The House Ways and Means Committee met on Wednesday, July 11, 2018 for a full committee markup of several bills from the Subcommittee on Health that would improve the usability of and expand access to health savings accounts (HSAs) and other consumer-directed health products.
The committee described these bills as “aimed at expanding consumer-directed health care and lowering premiums.”
Chairman Kevin Brady (R-TX) spoke in his opening remarks about the ability of HSAs to expand consumer choice in the marketplace and drive down premiums. Chairman Brady said:
Health Savings Accounts are an important tool for families to set aside money that’s tax-free to pay for needed health care expenses. This helps reduce the burden of high health care costs and enables families to plan ahead for events like the birth of a child. It’s no wonder why so many families think HSAs are so great. They give choice and lower costs.
In the meeting, members of the committee voted on amendments to proposed legislation and voted on submitting favorable reports on the legislation to the full House of Representatives.
While there were bills that gained significant bipartisan support, including the Bipartisan HSA Improvement Act of 2018, the majority of votes were along party lines with Republican members in favor and Democrat members opposed.
The committee considered the following pieces of legislation:
- H.R. 6301, “To amend the Internal Revenue Code of 1986 to provide high deductible health plans with first dollar coverage flexibility.”
- Allowing HSA-eligible high deductible health plans (“HDHPs”) to provide first dollar coverage for telemedicine and chronic disease management.
- H.R. 6317, “To amend the Internal Revenue Code of 1986 to provide that direct primary care service arrangements do not disqualify deductible health savings account contributions, and for other purposes.”
- Defining primary care service arrangements as care rather than insurance so participation is not considered disqualifying coverage for purposes of HSA eligibility.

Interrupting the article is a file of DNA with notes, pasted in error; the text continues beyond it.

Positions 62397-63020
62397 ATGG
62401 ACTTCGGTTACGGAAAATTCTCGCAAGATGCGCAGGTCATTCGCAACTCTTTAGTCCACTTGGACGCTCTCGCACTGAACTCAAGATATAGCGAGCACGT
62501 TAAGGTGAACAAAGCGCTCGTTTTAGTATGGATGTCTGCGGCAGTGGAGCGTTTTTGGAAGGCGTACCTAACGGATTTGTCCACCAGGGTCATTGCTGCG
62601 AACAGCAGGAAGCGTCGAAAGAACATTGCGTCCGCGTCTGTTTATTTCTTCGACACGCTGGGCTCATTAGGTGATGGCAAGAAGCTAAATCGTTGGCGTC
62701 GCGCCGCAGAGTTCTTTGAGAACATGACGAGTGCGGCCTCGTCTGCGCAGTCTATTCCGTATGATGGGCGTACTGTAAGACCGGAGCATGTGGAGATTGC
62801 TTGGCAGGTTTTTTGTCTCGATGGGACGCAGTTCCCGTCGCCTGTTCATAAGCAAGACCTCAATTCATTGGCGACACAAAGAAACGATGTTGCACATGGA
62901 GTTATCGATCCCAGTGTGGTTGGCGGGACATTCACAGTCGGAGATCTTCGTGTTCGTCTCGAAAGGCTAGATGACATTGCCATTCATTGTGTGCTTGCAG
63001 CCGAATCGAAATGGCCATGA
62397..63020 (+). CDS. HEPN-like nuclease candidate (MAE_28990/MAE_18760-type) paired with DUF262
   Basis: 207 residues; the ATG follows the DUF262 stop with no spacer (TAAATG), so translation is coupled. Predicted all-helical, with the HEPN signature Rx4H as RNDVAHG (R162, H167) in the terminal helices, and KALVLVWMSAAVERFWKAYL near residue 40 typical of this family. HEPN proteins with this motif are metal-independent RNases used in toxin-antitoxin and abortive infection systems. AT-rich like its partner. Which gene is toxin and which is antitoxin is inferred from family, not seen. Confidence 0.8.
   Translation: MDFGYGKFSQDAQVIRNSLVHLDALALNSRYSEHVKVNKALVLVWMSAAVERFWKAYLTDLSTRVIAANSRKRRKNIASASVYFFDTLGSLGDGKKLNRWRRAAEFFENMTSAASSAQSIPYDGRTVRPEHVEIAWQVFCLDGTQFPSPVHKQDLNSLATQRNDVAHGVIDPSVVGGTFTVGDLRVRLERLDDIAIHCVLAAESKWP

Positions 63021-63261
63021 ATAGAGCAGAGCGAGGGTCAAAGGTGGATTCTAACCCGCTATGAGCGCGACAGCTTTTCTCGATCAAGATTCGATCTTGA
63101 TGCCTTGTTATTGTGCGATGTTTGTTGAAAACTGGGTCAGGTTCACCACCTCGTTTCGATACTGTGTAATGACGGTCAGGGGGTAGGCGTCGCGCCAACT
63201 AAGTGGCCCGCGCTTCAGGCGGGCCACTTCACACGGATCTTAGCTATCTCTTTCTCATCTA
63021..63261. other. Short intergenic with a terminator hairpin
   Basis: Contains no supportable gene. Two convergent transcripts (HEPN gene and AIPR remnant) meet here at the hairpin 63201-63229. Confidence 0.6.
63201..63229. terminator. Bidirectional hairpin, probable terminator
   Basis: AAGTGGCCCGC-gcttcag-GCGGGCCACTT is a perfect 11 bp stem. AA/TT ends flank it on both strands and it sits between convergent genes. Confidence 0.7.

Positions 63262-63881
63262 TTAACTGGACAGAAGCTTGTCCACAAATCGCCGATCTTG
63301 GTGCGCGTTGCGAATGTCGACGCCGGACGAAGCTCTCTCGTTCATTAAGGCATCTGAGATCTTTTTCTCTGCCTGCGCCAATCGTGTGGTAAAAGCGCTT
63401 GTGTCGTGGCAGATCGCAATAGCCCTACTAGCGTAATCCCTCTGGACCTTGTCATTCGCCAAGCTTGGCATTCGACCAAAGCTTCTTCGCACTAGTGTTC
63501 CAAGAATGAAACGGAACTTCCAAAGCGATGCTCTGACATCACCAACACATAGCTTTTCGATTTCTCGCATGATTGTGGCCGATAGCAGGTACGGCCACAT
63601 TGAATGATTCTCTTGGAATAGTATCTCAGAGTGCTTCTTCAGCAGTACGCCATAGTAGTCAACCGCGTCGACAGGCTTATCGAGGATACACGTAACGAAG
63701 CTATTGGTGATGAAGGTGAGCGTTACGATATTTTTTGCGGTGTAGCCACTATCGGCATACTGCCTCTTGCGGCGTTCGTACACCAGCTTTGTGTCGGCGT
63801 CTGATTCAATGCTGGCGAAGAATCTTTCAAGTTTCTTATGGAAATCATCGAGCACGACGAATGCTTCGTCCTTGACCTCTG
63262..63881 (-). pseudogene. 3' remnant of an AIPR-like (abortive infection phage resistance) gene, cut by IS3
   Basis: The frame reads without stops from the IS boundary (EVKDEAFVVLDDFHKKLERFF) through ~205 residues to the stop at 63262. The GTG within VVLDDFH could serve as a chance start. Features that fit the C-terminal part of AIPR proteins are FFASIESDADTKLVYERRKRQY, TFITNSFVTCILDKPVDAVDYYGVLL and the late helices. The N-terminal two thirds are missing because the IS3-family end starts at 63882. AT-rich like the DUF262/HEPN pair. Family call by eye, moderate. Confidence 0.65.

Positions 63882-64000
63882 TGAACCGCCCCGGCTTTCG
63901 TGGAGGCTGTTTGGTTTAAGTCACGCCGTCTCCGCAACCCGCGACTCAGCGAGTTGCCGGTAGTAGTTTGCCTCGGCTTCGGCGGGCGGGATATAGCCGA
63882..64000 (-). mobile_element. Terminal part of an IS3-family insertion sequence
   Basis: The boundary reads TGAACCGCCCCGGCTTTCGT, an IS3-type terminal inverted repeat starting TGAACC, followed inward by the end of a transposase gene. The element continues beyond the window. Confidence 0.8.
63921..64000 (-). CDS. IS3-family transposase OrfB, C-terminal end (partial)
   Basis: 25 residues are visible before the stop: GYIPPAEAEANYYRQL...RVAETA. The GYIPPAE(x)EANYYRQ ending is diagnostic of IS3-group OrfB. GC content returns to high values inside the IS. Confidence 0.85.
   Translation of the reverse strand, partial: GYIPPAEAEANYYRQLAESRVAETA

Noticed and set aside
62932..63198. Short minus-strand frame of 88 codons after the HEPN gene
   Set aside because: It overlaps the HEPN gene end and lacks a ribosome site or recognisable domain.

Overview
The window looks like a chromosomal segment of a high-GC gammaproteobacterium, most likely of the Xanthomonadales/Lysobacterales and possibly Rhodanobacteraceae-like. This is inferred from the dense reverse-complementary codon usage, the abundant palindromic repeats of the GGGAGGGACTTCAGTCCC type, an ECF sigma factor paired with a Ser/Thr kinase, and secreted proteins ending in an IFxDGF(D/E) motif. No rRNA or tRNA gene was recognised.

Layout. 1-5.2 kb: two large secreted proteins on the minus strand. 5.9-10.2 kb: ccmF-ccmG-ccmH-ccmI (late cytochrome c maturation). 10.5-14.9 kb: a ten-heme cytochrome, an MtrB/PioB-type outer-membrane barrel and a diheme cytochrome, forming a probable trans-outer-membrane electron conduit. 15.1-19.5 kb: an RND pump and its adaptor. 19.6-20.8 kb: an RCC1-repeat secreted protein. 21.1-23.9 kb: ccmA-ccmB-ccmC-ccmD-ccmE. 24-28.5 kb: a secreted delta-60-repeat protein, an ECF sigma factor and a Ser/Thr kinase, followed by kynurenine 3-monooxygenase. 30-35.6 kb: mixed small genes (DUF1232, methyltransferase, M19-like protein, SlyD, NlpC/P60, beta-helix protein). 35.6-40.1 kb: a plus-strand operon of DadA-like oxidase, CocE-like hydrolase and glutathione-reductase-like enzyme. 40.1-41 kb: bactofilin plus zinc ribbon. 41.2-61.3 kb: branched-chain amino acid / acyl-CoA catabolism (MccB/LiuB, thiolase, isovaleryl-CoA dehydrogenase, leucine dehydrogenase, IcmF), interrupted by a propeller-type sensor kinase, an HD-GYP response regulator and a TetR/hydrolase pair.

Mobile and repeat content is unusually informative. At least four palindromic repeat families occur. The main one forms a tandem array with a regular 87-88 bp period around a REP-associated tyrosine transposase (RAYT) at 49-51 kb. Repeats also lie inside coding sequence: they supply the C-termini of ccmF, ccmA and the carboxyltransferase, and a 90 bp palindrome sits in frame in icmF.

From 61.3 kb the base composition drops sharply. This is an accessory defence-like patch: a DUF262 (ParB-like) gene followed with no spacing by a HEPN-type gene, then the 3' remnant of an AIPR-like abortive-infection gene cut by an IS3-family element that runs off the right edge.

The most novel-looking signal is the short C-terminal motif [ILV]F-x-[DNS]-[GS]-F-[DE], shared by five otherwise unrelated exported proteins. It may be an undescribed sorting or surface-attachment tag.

- H.R. 6305, “Bipartisan HSA Improvement Act of 2018.”
- Includes multiple improvements such as:
- Creating a mechanism to rollover funds from an FSA or HRA to an HSA and improve the interaction between these accounts;
- Allowing contributions if a spouse is enrolled in an FSA;
- Defining dependents as children Age 26 and younder;
- Allowing on-site clinics, telehealth, and chronic disease management without impacting HSA eligibility;
- Permitting reimbursement of wellness and exercise programs from an HSA.
- H.R. 6312, “Personal Health Investment Today (PHIT) Act.”
- Defining up to $2,000 in annual health and wellness expenditures as qualified medical expenses.
- H.R. 6306, “To amend the Internal Revenue Code of 1986 to increase the contribution limitation for health savings accounts, and for other purposes”.
- Increasing the contribution limit to the out of pocket maximum for HDHPs.
- H.R. 6313, “Responsible Additions and Increases to Sustain Employee Health Benefits Act of 2018.”
- Allowing carryover of the entire balance of an FSA at the end of the plan year.
- H.R. 6314, “Health Savings Act of 2018.”
- Treating Bronze and Catastrophic health plans as HDHPs for HSA eligibility.
- H.R. 6311, “To amend the Internal Revenue Code of 1986 and the Patient Protection and Affordable Care Act to modify the definition of qualified health plan for purposes of the health insurance premium tax credit and to allow individuals purchasing health insurance in the individual market to purchase a lower premium copper plan.”
- H.R. 6309, “To amend the Internal Revenue Code of 1986 to allow individuals entitled to Medicare Part A by reason of being over age 65 to contribute to health savings accounts.”
- H.R. 6199, “To amend the Internal Revenue Code of 1986 to include certain over-the-counter medical products as qualified medical expenses.”
- H.R. 4616, “To amend the Patient Protection and Affordable Care Act to provide for a temporary moratorium on the employer mandate and to provide for a delay in the implementation of the excise tax on high cost employer-sponsored health coverage.”
Following a favorable report to the full house, the sponsors of this legislation will work with leadership to determine if there are vehicles that would allow passage of these improvements to consumer-directed health plans and accounts.